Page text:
The International Committee of the Red Cross (ICRC) today called on governments to systematically include migrants, irrespective of legal status, in their programmes and policies aiming to address the Covid-19 pandemic.
Christine Cipolla, ICRC’s Regional Director for Asia and the Pacific, said, “Governments in the region should do more for the migrants. It is in their best interest. It saves lives, it protects the society as a whole.”
“Only by including all members of a society, irrespective of legal status, can this unprecedented public health situation be addressed effectively.”
Migrants, including refugees, make up a large part of the population in several countries in Asia and the Pacific, the region with the largest south-south migratory movements, an ICRC statement said.
It says migrants play a crucial role for the economies in these countries, and for their families in the countries of origin, who depend on their remittance. However, migrants also face a range of vulnerabilities, in particular regarding access to services, which can be further exacerbated by their exposure to Covid-19.
“As in any situation related to public health, preventive measures only have a chance of success if all members of a community and society are included in, and informed of, the measures taken,” Cipolla adds.
“It is likely less costly, both in human lives and financially, to introduce inclusive preventive measures, than to risk an increased number of COVID-19 patients.”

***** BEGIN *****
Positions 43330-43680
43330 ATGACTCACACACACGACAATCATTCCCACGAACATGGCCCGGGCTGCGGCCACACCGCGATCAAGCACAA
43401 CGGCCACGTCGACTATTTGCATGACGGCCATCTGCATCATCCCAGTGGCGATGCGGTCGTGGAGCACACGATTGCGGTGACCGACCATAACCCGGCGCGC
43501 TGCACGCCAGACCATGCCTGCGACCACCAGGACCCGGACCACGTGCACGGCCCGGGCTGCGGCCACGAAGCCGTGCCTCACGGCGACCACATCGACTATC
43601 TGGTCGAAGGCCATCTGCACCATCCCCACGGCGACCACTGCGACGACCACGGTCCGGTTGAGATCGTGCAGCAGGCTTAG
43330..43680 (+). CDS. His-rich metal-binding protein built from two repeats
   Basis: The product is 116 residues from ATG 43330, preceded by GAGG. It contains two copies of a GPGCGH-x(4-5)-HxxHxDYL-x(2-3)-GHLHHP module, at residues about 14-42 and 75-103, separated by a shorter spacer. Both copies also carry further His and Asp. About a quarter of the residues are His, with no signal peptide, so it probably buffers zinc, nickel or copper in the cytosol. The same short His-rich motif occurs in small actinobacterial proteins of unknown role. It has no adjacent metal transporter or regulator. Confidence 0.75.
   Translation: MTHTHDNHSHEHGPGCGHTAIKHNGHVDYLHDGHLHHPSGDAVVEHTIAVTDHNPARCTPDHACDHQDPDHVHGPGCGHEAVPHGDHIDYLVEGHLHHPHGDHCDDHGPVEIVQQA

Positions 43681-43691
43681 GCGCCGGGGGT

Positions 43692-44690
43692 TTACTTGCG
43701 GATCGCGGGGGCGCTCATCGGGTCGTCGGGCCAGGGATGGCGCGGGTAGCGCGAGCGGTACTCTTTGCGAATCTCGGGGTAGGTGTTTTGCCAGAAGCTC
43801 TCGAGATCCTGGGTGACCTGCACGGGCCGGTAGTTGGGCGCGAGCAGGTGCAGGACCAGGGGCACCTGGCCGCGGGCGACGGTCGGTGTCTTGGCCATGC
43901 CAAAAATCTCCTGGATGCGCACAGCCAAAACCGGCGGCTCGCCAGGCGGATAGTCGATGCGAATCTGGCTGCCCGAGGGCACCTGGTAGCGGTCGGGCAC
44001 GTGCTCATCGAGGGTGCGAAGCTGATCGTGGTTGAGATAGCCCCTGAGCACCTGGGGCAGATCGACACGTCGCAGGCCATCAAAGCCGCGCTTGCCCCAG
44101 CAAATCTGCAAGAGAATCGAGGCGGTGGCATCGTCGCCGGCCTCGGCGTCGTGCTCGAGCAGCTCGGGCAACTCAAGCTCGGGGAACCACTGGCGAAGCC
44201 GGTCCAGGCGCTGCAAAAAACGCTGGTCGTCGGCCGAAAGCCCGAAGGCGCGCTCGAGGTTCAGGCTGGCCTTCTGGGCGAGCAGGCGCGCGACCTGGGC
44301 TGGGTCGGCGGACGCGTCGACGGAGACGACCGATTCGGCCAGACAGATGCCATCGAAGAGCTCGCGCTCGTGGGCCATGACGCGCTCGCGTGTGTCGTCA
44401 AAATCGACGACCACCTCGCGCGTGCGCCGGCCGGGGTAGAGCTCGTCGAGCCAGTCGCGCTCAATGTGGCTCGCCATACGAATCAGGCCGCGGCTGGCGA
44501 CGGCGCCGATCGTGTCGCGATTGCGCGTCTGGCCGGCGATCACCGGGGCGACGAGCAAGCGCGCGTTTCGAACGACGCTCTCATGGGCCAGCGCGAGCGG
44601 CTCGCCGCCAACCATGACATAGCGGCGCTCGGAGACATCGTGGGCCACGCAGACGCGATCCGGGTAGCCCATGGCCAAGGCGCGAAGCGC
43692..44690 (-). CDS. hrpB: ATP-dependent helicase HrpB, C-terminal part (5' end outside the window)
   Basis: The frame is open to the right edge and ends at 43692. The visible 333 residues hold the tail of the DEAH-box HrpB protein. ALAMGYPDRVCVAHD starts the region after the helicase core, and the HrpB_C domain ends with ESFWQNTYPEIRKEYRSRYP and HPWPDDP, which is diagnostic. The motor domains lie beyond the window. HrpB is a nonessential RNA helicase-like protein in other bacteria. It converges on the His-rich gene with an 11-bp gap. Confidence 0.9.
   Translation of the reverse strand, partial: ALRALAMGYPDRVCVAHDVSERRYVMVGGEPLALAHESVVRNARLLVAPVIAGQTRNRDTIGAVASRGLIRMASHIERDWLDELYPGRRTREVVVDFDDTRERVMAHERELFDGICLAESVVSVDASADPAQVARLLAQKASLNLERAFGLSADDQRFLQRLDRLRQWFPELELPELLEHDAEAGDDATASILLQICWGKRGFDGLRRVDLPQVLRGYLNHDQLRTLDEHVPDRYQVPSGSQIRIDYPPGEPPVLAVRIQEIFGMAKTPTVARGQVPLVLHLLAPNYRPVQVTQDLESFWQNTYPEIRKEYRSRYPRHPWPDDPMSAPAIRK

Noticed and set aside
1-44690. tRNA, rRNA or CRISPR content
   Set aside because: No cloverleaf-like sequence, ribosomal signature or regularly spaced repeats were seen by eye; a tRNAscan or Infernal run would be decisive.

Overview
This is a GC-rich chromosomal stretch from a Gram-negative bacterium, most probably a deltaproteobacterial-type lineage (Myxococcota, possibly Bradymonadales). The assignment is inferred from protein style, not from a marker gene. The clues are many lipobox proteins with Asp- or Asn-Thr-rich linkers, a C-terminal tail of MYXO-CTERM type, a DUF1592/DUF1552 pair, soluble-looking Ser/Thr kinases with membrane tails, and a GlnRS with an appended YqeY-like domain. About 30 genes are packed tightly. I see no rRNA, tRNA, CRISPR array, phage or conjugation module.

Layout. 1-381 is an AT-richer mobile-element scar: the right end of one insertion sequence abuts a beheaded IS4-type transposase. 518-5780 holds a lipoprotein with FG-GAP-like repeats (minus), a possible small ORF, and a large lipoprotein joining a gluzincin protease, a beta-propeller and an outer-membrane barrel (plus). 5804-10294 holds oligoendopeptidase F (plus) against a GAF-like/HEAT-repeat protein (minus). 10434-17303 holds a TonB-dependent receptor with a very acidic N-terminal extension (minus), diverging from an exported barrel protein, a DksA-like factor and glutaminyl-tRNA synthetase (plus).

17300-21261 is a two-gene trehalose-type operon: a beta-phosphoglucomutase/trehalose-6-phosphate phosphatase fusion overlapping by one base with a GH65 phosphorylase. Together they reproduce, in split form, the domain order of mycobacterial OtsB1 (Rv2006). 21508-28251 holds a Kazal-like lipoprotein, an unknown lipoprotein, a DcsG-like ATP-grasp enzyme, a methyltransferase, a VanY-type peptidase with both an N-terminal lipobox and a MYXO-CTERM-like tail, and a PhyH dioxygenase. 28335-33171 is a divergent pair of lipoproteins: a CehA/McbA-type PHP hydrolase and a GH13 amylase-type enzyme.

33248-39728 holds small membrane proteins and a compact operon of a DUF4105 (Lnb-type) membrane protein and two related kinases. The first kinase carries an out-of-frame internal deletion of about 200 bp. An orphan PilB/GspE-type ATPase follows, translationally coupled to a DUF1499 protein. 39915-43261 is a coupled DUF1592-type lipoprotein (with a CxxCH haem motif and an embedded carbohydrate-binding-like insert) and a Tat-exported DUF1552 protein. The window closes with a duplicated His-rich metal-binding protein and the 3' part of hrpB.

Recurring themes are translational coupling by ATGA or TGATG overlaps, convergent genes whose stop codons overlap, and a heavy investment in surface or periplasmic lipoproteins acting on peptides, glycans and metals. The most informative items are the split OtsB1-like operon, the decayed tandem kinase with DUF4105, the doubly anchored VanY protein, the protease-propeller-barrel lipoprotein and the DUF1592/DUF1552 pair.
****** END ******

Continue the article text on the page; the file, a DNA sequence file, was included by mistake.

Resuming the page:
The ICRC also came up with some recommendations.
First, specific outreach and public information strategies in a language understood by the migrants are needed to ensure their equal access to preventive measures, testing, treatment, and to remove barriers that could prevent them for seeking help owing to fear of arrest or deportation.
Second, particular attention should be paid to migrants living in overcrowded and or unhealthy environments, with the development of comprehensive contingency plans that follow public health guidance.
Then, any lockdown, quarantine, or isolation measures that may be justified in such settings should be accompanied by adequate prevention measures and appropriate medical preparedness and response.
Lastly, as far as possible, access to emergency housing suitable for the implementation of Covid-19 measures should be offered without barriers related to immigration status and to those in need for whom there are no alternative accommodation options in the community.